It’s hard to find a cohesive theme for posts, so here are some disjointed observations about our life in Muscat:

  • All of the outlets in our apartment have an on/off switch.
    outletI’m sure the reason for this is immediately obvious to some people, but I didn’t figure it out until I pulled my laptop plug from the socket without first flipping the switch, and I got the same spark I always get when I unplug my laptop. Aha! It makes perfect sense to stop the current before connecting to or disconnecting from power. Obviously. This should be standard everywhere.
  • The mangos from South Asia are superior to the mangos from Mexico. There are more varieties, and they all have a higher flesh-to-pit ratio. And they are really delicious. I often cut one up and put half in a container for later, but this is folly because I always go back and finish it in the same sitting.
  • The vast majority of local businesses have little to no web presence, so google maps isn’t particularly useful. Also, most shops keep strange hours, especially during Ramadan, and often the only way to know if they are open is to call or go there. This took some getting used to.
  • I know people complain about drivers everywhere, but the drivers here don’t stay in their lanes. This is particularly noticeable (read: terrifying) on the tortuous, two-lane roads that snake up and down the hills in residential areas. Also, outer lanes on the highways don’t always merge gracefully into traffic. Sometimes they vanish into the retaining wall.
  • Victoria’s Secret at the Qurum City Centre mall appears to be a purveyor of body wash and handbags. I assumed this was some kind of modesty thing, but there’s a lingerie shop directly opposite, so who knows. I don’t shop at VS anyway so my curiosity about the lack of bras at the bra store is purely academic.
  • The vast majority of Western expats in Muscat clear out during the summer to go home or on holiday. When I first arrived and was researching Arabic courses and TESL programs, it soon became clear that nothing is happening before September. I have realigned my expectations for the summer. More on this coming soon to a blog near you (this one).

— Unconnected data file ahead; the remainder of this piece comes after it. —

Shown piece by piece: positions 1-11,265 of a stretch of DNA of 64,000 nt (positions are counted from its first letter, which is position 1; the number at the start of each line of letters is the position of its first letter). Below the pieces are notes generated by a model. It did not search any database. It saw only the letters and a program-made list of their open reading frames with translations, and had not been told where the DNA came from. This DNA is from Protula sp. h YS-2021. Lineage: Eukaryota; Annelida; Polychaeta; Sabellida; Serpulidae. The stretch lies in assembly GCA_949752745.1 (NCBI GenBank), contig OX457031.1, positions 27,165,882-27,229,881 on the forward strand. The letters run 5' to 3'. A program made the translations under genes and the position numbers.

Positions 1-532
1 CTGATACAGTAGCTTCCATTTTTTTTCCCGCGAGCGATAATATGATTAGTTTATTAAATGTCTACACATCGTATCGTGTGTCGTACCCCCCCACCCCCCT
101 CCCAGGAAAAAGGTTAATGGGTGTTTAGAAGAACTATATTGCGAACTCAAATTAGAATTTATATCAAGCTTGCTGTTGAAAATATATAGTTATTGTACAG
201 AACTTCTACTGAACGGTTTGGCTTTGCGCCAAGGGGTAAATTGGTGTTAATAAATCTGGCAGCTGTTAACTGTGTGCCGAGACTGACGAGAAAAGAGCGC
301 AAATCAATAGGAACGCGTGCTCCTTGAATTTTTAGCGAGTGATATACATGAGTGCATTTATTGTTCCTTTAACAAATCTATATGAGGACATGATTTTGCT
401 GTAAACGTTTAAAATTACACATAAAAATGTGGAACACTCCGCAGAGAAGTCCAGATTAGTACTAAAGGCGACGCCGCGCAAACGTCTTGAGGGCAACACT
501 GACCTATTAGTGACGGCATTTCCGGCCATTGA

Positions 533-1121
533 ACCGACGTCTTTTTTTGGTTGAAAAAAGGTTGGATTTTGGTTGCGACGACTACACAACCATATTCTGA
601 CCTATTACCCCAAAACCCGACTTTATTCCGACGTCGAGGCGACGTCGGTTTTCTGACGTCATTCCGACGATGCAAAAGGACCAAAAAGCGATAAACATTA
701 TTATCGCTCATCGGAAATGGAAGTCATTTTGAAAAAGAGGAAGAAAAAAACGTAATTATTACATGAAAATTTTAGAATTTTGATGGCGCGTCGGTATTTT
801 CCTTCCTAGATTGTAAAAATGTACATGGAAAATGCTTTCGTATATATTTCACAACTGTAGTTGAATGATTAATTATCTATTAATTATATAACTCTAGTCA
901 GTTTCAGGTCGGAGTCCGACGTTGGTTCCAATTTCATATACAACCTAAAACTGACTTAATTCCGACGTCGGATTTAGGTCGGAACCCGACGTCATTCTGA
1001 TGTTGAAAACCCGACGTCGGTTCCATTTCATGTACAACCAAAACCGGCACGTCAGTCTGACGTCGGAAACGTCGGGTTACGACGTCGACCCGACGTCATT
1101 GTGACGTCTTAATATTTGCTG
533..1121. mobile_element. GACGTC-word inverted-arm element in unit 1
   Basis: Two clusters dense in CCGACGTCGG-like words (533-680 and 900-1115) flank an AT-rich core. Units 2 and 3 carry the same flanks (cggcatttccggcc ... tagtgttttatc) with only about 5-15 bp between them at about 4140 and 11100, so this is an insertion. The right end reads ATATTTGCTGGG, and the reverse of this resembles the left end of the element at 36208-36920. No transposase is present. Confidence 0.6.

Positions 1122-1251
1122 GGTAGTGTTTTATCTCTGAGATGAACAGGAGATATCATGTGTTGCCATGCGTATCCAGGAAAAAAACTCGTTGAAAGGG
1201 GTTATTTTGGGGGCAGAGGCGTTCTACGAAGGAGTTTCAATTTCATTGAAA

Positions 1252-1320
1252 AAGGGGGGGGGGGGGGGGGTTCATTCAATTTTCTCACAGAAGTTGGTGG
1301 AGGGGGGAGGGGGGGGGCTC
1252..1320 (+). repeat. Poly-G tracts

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Imported Berries

We decided to celebrate the 4th of July even though we are somewhat constrained by Ramadan, a scarcity of compatriots, and general new-around-here-ness. sultan_center It’s illegal to eat, drink, or smoke in public during daylight hours, and you cannot purchase alcohol anywhere at all. We did stock up before Ramadan started, but we were not in party planning mode then. We also don’t have a house yet, and our balcony is too small for grilling. And our grill is in a shipping container somewhere with the rest of our stuff anyway. 

So we waited until sundown and went to the club where there are grills on the beach. They look like this in daylight. grills Very pretty, but the sun is super hot, so waiting until dark was probably not a bad idea anyway. It doesn’t photograph well at night, but for posterity… grills2Only one of our guests was American, but they were all good sports. And the beach was empty so we could have our music and discreet cocktails without bothering anyone.

It was actually pretty fun, but now that I’ve written all that out, I’m trying to remember why it seemed important that we mark the occasion. I think it was mostly an excuse to make my annual flag cake. This year’s cake was subpar. I used canned whipped cream (I have a lot of excuses, but none of them are legitimate) and then it ran out super quickly. You can see that the cookies have NICE stamped on them, which is kind of funny.

flag cake I was surprised the berries were even available. The guy who’s been living here longest took one look at the cake and said “That’s gotta be like 10 rials in berries” and when I mentally tallied it up, he was correct. That’s well over $20, for reference. Such is my devotion to flag cake (or maybe I did the math wrong in the store). If I were to do it again I would use something else because I had to throw out a lot of moldy ones and the rest were kind of sour.

There’s always next year.